As a Charlotte Mason educator and advocate, I hear this question often… “What is a living book?” If you wonder the same thing, this may help you understand what a living book is, and how to find them.
Let's start with this quote from Charlotte Mason, taken from Ambleside Online –vol 3 pg 173:
Knowing that the brain is the physical seat of habit and that conduct and character, alike, are the outcome of the habits we allow; knowing, too, that an inspiring idea initiates a new habit of thought, and hence, a new habit of life; we perceive that the great work of education is to inspire children with vitalising ideas as to every relation of life, every department of knowledge, every subject of thought; and to give deliberate care to the formation of those habits of the good life which are the outcome of vitalising ideas.
Charlotte Mason was referring to the use of ‘living books‘ to accomplish this very thing… this beautiful thing.
What a Living Book?
Size Doesn't Matter
Charlotte Mason stated that a big book doesn't make it a living book, but a small books can be abstract, although some may be fresh and lively.
All we can learn from her in this statement is that the size of a book doesn't give it the ‘living' description that we are trying to understand.
Written by Thinkers
Charlotte Mason also stated that living books were not only written by the original thinker, but could also be written by second-hand thinkers who found the subject alive when they were learning and were able to continue in the writing in a living way.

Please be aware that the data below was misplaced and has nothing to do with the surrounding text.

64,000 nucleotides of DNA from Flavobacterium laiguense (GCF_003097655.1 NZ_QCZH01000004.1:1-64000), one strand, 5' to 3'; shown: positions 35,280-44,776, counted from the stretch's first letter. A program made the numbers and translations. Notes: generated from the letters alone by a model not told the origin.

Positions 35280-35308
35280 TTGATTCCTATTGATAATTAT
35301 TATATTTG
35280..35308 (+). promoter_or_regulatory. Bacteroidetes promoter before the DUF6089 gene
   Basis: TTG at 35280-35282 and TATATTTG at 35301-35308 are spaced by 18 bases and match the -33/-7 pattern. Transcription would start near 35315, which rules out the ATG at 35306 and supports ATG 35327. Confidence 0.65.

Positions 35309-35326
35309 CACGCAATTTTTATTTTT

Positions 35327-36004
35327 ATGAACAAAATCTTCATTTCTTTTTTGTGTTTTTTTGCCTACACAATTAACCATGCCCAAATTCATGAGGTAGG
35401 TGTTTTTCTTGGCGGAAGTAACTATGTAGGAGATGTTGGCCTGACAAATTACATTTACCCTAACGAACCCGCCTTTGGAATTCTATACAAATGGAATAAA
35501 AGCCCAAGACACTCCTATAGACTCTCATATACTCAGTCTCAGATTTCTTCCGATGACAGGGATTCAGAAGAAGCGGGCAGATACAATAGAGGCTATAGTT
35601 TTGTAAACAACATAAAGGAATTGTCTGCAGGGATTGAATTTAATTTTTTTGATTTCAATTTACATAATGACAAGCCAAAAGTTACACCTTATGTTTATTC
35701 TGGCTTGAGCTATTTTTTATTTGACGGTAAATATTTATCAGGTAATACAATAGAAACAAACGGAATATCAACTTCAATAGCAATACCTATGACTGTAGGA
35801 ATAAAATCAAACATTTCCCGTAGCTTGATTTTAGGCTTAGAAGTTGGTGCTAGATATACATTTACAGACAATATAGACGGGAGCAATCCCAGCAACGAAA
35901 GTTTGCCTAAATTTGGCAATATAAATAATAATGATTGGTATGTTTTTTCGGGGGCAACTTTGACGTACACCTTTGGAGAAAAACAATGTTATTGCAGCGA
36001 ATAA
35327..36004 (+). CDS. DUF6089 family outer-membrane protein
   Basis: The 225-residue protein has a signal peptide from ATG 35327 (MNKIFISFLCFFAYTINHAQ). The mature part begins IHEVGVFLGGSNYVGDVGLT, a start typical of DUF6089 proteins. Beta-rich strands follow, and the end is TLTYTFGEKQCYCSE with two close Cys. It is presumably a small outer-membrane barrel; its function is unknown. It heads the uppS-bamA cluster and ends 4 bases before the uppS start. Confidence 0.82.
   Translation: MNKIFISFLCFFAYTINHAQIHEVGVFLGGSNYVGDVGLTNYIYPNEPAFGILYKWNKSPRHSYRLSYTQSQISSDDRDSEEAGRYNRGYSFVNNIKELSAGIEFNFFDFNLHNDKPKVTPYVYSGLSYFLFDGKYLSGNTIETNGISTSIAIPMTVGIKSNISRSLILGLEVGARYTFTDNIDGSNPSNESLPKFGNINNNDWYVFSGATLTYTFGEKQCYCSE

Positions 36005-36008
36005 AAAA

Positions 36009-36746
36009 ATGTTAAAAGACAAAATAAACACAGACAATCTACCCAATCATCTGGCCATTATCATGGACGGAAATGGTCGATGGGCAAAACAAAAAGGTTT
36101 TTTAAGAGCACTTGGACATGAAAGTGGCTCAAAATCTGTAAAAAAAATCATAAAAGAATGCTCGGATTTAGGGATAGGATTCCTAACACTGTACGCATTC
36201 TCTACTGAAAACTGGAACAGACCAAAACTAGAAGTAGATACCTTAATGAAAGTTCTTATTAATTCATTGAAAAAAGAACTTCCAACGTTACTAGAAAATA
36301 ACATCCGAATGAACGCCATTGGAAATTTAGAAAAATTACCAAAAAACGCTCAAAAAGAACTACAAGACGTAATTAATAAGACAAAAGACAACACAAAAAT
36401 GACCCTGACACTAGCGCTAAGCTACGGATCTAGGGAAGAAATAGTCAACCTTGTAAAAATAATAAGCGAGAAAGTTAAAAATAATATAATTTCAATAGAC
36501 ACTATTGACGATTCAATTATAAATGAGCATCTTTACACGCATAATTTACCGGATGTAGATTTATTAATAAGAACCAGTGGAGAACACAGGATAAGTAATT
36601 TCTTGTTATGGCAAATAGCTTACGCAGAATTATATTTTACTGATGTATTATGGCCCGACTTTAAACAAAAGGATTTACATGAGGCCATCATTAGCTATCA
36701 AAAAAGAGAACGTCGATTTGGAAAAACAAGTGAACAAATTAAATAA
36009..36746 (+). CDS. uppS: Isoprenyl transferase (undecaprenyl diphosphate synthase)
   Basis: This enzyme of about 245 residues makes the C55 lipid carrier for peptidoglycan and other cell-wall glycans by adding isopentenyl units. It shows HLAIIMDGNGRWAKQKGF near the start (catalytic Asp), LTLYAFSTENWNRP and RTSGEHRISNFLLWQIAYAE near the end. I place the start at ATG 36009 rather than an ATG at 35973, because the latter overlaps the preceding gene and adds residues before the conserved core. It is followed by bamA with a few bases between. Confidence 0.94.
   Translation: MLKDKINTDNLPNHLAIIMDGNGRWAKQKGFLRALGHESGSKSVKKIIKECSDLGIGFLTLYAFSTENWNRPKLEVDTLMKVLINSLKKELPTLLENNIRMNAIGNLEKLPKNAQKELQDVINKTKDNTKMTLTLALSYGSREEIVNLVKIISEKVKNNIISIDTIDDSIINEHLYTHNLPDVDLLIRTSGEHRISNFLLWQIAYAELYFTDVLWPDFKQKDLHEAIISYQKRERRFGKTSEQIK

My sons love of snakes could give him the opportunity to write a living book on snakes, if he enjoyed writing. My daughter's love of exploring and the west proved that she could write an amazing living book if she finished what she started.
Finding living books by thinkers is the true the test of finding them and we will cover more about this in a moment, however taking notes of books that are interesting is a good place to start.
True to a Subject
Unlike textbooks, that cover a lot about many things, a living book stays true to the subject that it covers. If you were going to look for a book about George Washington, butterflies or photography, you will want to be sure that the whole book stays on that subjects, is written by someone who has been a thinker before a writer and has their own living ideas from thinkers before them.
Textbooks do not provide this experience at all and sadly, many books don't either because they are abstract and just dry-bones of information.
Leads to Ideas
If a living book was read to a child or given to a child to read on their own, inspiring ideas are the result of their reading. A child inspired from classical books, biographies of great men and women, Bible stories, inventions or events of history to name a few will be found turning ideas into creative play, building, growing in character or inventing.
Testing a Book for a Living Book Status
As you can imagine, I couldn't find enough living book recommendations to keep up with my homeschooling needs, so often times, my daughter and I would head to the library or a used book sale (love these) and would see a book that cover or title caught our attention. You know the saying…'Don't judge a book by its cover' – You really can't, but often times a living book will have a cover that includes wonderful artwork.
There is more to look at when testing a book for a living book status.
Reading the description is what most people do, but for a Charlotte Mason educator you need to do the ‘one to two page test'. This test is done by opening the book to any page and reading it. If within these one or two pages, you feel pulled into the subject of the book and want to read more, it passes our ‘living book' test.
If you are looking for a great resource for living books and Charlotte Mason friendly resources, check out my post!